Are they serfs? A medieval dispute that lasted 47 years

By Peter Konieczny

In 1179, a dispute arose between the residents of a French village and a monastery. Were these villagers serfs and the monastery their lord? It would take nearly a half-century before the affair was finally decided.

There is perhaps no more important historian on the idea of feudalism than Marc Bloch (1886–1944). His work La Société Féodale in 1939 – translated into English as Feudal Society in 1961 – has since become a must-have on medieval historians’ bookshelves. It deals with the development of feudalism in parts of Europe, explaining the process of how we came to have fiefs, vassalage, manors, and lords. Bloch was very interested in seeing how the institution of feudalism developed from the peasants’ point of view. What did serfdom mean to them, and did they just passively accept this system? An article Bloch wrote in the same year that La Société Féodale was published offers a fascinating look at a group of peasants that really did not want to become serfs.


The village of Rosny-sous-Bois lies about ten kilometers east of Paris. Until sometime in the mid-twelfth century, this village, home to fewer than 100 families, was part of the French royal domain. However, by the year 1163 it had been granted by the King Louis VII to the Abbey of St. Genevieve, one of the most important monasteries in Paris.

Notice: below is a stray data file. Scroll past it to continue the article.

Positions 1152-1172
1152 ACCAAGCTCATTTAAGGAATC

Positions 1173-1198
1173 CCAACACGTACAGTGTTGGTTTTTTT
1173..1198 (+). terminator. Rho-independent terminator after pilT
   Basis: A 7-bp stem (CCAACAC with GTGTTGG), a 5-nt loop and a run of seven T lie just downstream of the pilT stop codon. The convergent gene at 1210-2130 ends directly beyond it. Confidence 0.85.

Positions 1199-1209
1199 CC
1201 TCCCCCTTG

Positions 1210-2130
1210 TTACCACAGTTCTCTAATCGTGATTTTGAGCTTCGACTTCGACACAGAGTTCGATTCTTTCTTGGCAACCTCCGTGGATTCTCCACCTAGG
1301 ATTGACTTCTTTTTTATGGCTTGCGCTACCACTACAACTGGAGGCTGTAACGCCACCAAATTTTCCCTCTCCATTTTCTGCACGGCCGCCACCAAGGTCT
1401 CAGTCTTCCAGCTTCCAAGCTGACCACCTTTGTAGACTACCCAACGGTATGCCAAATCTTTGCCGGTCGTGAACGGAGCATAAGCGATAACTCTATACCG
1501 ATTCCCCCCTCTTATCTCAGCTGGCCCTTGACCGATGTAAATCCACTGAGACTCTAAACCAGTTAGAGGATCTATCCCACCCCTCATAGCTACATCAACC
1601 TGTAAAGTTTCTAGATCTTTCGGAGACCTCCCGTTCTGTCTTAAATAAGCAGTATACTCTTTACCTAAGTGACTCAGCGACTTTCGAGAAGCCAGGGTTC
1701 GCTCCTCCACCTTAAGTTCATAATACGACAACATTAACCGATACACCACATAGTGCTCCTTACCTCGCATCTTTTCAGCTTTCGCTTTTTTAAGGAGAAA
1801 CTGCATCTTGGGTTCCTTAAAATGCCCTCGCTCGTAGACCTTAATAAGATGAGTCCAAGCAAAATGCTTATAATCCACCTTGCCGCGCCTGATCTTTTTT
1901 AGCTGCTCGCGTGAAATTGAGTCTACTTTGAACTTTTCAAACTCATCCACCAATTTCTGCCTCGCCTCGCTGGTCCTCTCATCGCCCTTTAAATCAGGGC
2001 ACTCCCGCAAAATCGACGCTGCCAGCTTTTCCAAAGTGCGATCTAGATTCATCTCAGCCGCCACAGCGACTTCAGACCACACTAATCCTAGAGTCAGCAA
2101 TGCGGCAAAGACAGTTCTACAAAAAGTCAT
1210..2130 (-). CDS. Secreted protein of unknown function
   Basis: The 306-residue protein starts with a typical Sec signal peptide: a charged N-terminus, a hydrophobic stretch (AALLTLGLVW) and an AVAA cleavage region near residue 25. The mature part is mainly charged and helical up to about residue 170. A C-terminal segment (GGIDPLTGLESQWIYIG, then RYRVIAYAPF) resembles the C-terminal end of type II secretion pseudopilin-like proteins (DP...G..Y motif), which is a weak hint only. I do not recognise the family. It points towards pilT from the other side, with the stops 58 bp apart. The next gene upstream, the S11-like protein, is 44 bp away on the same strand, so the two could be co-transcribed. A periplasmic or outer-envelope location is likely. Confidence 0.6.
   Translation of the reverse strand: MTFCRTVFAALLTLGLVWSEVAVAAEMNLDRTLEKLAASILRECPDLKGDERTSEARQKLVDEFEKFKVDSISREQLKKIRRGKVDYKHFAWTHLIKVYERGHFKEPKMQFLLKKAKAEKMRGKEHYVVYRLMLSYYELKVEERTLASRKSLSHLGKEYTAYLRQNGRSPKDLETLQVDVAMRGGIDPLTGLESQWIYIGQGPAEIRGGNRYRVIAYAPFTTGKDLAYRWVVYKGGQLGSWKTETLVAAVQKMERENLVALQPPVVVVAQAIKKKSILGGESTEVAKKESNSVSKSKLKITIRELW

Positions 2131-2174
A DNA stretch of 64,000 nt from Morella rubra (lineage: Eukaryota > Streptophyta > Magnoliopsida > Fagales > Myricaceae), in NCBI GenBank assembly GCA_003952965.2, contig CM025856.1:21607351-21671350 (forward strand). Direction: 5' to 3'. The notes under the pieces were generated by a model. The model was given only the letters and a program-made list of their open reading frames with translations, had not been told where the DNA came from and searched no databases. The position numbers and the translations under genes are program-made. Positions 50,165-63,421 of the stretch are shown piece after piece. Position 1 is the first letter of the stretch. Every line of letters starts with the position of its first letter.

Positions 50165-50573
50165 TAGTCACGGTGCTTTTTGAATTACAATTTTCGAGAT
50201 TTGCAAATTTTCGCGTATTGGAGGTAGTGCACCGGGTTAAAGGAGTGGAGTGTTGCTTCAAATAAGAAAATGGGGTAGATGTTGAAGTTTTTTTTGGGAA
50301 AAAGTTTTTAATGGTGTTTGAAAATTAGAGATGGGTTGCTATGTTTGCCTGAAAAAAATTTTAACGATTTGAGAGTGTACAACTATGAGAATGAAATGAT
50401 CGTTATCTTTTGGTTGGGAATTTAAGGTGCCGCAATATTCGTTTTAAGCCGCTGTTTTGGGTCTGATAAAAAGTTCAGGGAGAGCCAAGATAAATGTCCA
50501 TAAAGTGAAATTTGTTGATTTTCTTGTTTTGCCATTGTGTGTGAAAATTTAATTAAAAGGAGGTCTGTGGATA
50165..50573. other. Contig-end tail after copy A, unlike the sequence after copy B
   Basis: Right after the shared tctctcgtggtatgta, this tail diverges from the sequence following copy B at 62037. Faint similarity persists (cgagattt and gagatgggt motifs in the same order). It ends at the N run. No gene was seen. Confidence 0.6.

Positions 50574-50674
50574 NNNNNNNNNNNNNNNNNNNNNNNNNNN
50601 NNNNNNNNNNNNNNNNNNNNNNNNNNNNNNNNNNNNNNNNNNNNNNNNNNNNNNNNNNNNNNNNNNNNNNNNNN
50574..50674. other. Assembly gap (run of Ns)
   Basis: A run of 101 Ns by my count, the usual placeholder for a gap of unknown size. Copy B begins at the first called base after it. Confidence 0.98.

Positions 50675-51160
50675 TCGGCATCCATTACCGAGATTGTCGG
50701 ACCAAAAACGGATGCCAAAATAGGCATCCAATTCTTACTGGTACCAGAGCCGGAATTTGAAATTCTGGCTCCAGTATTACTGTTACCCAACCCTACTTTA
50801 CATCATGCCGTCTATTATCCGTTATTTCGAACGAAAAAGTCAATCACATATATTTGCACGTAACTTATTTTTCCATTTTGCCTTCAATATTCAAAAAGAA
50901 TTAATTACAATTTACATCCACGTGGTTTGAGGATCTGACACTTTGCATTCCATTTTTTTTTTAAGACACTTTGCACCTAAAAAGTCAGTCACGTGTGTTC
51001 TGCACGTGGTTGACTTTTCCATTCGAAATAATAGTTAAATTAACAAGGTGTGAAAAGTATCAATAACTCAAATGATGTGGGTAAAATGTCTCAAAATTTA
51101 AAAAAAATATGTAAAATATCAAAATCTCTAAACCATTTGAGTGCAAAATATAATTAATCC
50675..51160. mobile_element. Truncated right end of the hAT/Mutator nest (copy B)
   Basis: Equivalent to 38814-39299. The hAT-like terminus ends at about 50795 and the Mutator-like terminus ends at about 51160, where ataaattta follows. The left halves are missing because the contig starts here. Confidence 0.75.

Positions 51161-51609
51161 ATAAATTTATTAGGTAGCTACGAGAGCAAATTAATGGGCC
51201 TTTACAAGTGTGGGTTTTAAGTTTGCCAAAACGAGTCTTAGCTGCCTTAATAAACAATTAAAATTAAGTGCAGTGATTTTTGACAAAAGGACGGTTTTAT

We first know of the dispute between the monastery and the people of Rosny from a royal judgment that was issued around 1179: “We have ordained that henceforth the men of Rosny be subject to the church of St. Genevieve as serfs to their lords.” So it seems that the peasants had at this time been trying to persuade the royal government that they were not serfs under the French kings, and should not be forced to be such to the monastery.

Rosny-sous-Bois as seen in an 18th century map. It is now a suburb of Paris.

The monks of St. Genevieve also sought more legal protections for their case from the Papacy, getting a charter from Pope Lucius III (1100–1185) in 1182 to confirm the judgment. This did not settle matters, as the peasants also sent letters to Rome pleading their case, leading Lucius to order that a set of judges would be sent to France to settle the issue. This decision was reversed just a few months later, no doubt because of pressure from the monastery. Pope Lucius gave this reason for the change:

Because of the multitude of affairs that are brought before the apostolic chair, we cannot possibly remember the tenor of our letters and our other decisions. For this reason we may be tricked unawares into contradicting what we have written earlier.

The pope also included orders that the peasants of Rosny should not have their grievances taken up by judges again, but they were not deterred. As popes passed away and were replaced, they tried their luck again to get their case adjudicated. In 1219, they got some action from the Papacy through a novel argument – being serfs was leading them to violate church laws! Apparently, their status as serfs had made it impossible for them to find marriages with their neighbors. They were now being forced to take concubines or marry within the community, breaking religious laws against incestuous relationships. Pope Honorius III (1150–1227) agreed that this was a very serious problem and ordered a set of judges to investigate.